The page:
Serving Franklin County, WA

Small farms declining

Farm numbers across the U.S. are dwindling and the mountain states are no exception.

Our country lost 7% of farms from 2017-2022, and all of the mountain states were above the national average. As a farmer in the region, I understand the stress of this profession, and if our country continues on its current trajectory our region's agricultural future looks bleak – more consolidation and less food security.

From 2017-2022, Idaho, Montana, Washington and Wyoming all experienced a decrease in the total number of farms. Wyoming saw the largest decrease at 12% of farms, totaling 1,394 farms in the state that chose to end operations. Montana and Washington had the second largest decreases of 10%, a raw total of 2,782 and 3,717 farms, respectively. Idaho trailed behind at 8% with 2,119 farms ending operations.

The decrease comes despite the highest net farm income recorded during this time frame. Why, during a period of historical profits were farms ending operations?

Look at the breakdown of farm number changes by income. According to census data in 2022 and 2017, farm losses were highest in the low-income categories. The smaller farms are the ones disappearing at upwards of 40% and close to 50% in the case of Idaho with incomes between $200,000 to $499,999.

Farm losses are huge for operations under $500,000 in total sales. The trend reverses for farms with revenue above $500,000. Almost all income brackets above $500,000 saw an increase in farming operations (except one income bracket in Montana). With the largest increases in the top income category of $10,000,000 or more.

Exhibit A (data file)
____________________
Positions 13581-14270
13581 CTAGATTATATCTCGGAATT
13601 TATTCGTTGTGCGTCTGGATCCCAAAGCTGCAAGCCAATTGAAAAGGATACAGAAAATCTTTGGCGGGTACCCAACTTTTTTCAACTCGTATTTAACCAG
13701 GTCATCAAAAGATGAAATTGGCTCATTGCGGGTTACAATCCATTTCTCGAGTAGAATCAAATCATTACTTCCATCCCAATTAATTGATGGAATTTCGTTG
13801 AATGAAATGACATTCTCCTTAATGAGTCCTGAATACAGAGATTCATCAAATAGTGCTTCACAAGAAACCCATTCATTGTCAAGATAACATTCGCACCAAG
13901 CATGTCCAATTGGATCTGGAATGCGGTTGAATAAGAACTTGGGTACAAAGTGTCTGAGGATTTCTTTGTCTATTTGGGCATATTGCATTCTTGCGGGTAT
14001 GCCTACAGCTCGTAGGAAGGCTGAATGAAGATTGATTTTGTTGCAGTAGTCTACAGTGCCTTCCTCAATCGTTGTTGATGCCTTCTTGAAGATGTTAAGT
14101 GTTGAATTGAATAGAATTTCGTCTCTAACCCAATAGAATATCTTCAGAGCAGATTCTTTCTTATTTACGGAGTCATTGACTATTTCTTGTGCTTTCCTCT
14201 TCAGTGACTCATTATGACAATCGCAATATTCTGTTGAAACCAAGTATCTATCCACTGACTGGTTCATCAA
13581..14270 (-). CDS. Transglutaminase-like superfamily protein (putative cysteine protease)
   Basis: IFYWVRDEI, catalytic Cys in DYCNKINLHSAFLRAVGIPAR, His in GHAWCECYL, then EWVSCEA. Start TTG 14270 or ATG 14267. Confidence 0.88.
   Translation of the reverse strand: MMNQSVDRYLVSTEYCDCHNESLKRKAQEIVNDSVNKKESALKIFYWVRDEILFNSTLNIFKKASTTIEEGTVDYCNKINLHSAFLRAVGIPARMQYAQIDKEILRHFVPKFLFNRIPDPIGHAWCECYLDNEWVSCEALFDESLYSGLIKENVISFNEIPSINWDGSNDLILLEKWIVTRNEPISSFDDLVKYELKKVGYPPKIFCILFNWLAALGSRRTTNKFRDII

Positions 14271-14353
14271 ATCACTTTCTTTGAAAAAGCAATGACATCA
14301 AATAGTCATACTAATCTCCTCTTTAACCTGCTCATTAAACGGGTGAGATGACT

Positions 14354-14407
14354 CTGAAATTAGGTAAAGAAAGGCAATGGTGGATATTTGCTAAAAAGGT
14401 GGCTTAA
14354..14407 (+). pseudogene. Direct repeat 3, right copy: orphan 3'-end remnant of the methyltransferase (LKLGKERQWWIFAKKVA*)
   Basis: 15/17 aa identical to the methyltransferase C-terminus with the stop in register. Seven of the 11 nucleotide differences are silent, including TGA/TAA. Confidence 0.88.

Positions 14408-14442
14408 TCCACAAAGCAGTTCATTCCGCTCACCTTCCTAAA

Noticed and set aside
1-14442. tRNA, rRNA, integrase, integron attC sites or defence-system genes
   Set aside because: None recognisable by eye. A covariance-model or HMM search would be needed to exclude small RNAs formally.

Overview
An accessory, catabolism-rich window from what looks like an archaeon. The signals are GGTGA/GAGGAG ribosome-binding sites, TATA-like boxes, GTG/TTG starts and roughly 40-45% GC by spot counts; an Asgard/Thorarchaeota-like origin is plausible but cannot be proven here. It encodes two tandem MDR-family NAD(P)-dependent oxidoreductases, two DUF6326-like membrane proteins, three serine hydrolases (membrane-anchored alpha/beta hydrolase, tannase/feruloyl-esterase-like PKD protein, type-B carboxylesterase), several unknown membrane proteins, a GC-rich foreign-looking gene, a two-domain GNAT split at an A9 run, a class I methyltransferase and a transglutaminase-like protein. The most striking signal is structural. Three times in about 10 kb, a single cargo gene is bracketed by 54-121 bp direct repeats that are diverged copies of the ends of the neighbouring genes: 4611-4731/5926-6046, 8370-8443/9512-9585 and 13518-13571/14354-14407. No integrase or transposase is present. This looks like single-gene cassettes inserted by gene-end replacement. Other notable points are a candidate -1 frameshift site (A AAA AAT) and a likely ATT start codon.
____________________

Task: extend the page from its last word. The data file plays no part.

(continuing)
The loss of farms isn't driven by only one issue.

Regulations, input costs, pandemic changes, trade disruptions, aging operators and agricultural land development are all pushing out farms. The smallest farms face the greatest challenges.

Everyone should be concerned about the loss of farms. The majority of our food production is grown by the largest operations. So, volume isn't the concern, but security is.

Look at the result of the COVID-19 shutdowns.

Many large operations had plant and processing shutdowns from outbreaks among employees, and grocery store shelves went empty.

Having many producers involved in food production insulates consumers from supply disruptions. One producer will likely experience operational challenges throughout the growing season be it weather, trade, policy or labor challenges.

If only a few producers are present in the market supply, disruptions are inevitable. However, if many producers are actively engaged in the industry, it insulates the end consumer from supply disruptions.

Challenges are increasing for farmers as this last year was expected to be one of the largest declines in net cash farm income in history, the largest in nominal terms and third largest adjusted to inflation.

Policies in the mountain states need to encourage agriculture. Efforts should be made to ease the burdens of remaining in the agricultural industry for small producers like decreasing regulatory burdens, encouraging agricultural land to remain in production at reasonable rental rates, improving labor supply restrictions, and encouraging trade agreements benefiting agricultural products.

Before policies are adopted it is worth questioning what the result will be for small producers.

- Madilynne Clark is the senior policy analyst at Washington Policy Center. Email her at [email protected].


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